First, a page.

5. When the boar has cooled slightly, tip it into a large ovenproof dish and you are ready to top it with the potato. Now here comes another choice for you: to pipe or to dollop (very technical!) that is the question? I kept it simple for myself on this occasion and spooned some of the mash on before using the back of a spoon to smooth it over the boar. Take a fork and use the tines to lightly make indents. Top with a little freshly grated parmesan if you like and bake at 200c/ 180fan for around 30 minutes until bubbling and golden.

Wild boar and porcini forest pie- time to reinvent the classic cottage pie!

 

 

 

Advertisements

Rich wild boar ragu with parmesan polenta and gremolata

Let’s face it,  you just can’t beat a good old ragu! Comforting, rich and warming, it really is the perfect choice for a hearty meal so get cooking. To balance the richness of the ragu I made a gremolata to serve with it to add an extra freshness. Gremolata can be served with a range of meat and fish dishes and is so quick and easy to make so do give it a try.

wpid-wp-1431247546639.jpeg

Ingredients-serves 4
For the ragu
Vegetable oil
500g wild boar- diced into large chunks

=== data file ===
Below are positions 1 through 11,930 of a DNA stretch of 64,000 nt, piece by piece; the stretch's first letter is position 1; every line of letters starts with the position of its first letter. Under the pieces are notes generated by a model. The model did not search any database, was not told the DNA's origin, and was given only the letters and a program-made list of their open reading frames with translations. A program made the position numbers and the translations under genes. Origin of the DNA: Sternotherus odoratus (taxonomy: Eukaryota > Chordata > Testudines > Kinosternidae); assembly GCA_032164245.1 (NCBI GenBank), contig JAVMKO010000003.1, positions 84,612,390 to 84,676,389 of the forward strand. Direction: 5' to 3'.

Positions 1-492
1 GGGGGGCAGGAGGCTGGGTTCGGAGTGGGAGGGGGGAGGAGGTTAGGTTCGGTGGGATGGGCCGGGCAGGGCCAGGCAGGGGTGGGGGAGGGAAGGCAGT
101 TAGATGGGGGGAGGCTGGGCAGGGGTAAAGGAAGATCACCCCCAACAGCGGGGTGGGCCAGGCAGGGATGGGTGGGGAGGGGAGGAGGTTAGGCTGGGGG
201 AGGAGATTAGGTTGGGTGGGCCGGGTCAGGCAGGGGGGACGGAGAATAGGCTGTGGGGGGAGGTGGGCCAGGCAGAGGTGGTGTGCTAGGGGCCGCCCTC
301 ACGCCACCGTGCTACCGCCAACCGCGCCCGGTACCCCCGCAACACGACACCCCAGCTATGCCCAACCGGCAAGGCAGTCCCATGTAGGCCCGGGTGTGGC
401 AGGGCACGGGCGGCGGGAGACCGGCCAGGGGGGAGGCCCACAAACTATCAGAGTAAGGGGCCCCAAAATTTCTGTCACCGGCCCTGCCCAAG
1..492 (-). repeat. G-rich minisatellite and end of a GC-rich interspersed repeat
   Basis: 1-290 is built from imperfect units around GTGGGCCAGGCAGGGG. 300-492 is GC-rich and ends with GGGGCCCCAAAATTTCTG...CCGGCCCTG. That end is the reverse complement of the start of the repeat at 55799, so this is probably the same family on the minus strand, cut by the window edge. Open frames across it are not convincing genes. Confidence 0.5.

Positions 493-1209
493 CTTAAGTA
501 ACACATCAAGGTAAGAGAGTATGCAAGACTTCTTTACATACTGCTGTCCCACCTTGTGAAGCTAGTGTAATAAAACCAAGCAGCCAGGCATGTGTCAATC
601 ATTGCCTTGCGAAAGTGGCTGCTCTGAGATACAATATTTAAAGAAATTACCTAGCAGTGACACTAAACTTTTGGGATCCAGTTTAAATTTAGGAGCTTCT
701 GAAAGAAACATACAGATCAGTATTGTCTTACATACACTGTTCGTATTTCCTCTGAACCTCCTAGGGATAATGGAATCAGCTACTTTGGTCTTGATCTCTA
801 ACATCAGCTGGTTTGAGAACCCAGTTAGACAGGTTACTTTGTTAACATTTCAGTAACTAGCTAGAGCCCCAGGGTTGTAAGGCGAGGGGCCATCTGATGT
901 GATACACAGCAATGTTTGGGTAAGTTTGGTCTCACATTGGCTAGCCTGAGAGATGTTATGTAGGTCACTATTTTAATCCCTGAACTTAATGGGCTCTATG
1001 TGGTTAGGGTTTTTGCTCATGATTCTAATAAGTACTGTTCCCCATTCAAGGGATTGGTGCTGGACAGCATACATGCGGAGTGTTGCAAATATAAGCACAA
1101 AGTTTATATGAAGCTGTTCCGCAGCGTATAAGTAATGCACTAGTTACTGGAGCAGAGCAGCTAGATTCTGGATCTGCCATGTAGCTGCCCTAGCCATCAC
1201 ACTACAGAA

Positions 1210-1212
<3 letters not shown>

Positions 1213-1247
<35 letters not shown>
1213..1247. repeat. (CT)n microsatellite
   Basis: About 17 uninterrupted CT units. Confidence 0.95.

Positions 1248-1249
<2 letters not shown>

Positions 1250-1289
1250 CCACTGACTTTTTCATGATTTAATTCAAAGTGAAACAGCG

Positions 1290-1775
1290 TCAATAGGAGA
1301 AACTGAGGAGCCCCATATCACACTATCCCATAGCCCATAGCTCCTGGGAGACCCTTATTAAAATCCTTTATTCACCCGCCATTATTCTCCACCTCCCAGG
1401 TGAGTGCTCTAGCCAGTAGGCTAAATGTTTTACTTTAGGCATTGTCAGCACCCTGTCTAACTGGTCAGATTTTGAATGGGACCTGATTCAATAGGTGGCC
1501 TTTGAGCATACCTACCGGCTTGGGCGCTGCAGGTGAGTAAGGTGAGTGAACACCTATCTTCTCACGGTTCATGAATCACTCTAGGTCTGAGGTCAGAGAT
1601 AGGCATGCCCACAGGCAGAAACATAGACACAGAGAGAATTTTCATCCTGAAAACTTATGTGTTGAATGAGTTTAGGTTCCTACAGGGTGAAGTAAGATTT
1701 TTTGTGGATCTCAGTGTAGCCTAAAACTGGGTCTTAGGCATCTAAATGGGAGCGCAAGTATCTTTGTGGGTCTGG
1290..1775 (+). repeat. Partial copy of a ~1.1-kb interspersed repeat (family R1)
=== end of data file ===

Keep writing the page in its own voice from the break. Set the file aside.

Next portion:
1 large white onion -chopped
2 garlic cloves- crushed
Small pack of pancetta
1 carrot- finely chopped
2 celery sticks- finely chopped
1 tbsp tomato puree
100ml red wine
400g tinned chopped tomatoes
300ml beef stock
Fresh rosemary and bay leaves

For the polenta 
200g polenta
30g butter
30g freshly grated parmesan

For the gremolata (optional)
Handful fresh flatleaf parsley- finely chopped
1 garlic clove- finely chopped
Zest of a small lemon
Squeeze of lemon juice
Glug of olive oil

1. Get cracking by preheating the oven to 160c/ 140 fan. Take a large casserole pan and heat a good glug of oil over a medium to high heat. Add the chunks of boar and cook to brown them off. You could do this in a couple of batches if needed so you don’t overcrowd the pan and start to boil the meat. When browned, remove the boat and set aside.

2. Next up keep the meat juices in the pan and cook the garlic, onion and pancetta until the onion is softened and the pancetta is turning golden. Pop in the carrot and celery and cook for a further couple of minutes. Stir through the tomato puree and make sure it is all well combined.

3. Add the red wine and reduce by half before the stock and tomatoes go in. So in the herbs and season. Cook in the oven for 3 hours until the boar is tender and simply falls apart. Whilst the ragu is coming you can also make the gremolata if you’re using this by mixing all the ingredients together and cooking in the fridge until you need it.

4. When you’re ready to serve, start off the polenta. Cook it according to packet instructions as it can vary slightly. At the end of cooking take the pan off the heat and stir through the butter and parmesan. Taste and check the seasoning and tweak according to taste. Serve the unctuous ragu on a bed of polent and a small amount of the gremolata on top.

Wild boar ragu with parmesan polenta and a gremolata topping- rich, fresh and oh so satisfying!